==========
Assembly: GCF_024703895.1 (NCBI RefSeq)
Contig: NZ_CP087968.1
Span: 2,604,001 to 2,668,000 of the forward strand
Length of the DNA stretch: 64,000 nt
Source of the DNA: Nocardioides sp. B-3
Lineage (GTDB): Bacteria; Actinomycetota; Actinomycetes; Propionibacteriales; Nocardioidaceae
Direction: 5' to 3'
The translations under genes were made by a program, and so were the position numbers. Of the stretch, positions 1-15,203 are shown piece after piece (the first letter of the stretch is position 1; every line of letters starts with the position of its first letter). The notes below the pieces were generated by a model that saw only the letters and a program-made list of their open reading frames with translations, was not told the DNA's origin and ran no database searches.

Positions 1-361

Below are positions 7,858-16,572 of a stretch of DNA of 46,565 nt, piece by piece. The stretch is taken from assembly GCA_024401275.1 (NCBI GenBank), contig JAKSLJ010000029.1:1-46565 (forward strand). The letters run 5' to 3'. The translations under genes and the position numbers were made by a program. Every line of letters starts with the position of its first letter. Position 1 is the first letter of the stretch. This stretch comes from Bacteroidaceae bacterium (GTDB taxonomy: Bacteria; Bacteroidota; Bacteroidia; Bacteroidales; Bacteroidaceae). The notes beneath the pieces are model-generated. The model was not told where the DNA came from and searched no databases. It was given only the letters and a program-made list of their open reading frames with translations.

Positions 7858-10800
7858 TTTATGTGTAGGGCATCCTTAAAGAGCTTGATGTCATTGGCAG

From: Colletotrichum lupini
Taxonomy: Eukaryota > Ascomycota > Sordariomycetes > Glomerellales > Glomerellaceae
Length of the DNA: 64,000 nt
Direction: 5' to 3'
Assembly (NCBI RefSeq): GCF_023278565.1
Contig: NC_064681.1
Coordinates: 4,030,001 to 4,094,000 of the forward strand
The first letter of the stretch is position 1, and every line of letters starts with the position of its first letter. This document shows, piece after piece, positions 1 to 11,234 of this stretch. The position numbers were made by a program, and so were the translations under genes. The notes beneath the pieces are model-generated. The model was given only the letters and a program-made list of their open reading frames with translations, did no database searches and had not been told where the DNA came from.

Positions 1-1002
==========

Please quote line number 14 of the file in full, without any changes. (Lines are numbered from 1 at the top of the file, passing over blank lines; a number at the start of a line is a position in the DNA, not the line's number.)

Taxonomy: Eukaryota > Ascomycota > Sordariomycetes > Glomerellales > Glomerellaceae